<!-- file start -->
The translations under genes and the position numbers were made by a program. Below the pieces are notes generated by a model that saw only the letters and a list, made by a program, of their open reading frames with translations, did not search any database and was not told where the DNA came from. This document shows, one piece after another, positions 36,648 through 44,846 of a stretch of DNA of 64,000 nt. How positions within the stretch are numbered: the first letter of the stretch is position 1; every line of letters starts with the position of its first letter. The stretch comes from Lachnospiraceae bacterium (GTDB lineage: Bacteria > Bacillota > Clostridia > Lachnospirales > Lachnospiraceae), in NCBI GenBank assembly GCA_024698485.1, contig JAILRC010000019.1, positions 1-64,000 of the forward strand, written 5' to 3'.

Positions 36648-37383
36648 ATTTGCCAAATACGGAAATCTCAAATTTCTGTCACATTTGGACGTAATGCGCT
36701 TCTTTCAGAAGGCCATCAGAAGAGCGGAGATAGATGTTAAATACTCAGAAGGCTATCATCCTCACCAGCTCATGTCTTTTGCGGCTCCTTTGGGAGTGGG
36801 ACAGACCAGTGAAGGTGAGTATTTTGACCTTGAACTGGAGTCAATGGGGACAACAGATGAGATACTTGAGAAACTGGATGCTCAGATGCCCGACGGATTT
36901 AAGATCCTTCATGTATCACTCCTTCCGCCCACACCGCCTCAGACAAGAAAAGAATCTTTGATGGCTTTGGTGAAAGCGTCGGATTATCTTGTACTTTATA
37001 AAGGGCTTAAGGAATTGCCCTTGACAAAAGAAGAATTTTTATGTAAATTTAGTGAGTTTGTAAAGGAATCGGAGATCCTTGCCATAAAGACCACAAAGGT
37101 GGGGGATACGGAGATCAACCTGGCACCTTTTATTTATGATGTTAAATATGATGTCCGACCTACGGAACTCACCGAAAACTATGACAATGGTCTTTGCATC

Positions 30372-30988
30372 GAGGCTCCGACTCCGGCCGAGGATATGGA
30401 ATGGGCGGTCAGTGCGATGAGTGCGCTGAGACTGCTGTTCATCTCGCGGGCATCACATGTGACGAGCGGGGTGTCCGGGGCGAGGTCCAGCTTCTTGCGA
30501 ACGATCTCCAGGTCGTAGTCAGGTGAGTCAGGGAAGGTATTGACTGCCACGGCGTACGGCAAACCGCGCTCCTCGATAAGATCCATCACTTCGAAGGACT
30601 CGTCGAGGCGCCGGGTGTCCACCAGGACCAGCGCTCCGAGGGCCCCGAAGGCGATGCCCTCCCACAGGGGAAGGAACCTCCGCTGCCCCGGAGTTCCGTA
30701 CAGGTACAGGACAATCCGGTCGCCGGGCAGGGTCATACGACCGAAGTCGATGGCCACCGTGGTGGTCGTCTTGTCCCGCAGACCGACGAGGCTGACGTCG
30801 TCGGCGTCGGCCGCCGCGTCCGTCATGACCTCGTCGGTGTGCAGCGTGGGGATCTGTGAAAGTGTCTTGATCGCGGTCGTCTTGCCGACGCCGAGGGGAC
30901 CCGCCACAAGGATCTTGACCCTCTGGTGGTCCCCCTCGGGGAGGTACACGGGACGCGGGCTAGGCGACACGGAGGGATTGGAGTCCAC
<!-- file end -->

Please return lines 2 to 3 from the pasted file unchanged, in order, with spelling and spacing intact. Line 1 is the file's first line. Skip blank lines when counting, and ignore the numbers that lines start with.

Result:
Positions 36648-37383
36648 ATTTGCCAAATACGGAAATCTCAAATTTCTGTCACATTTGGACGTAATGCGCT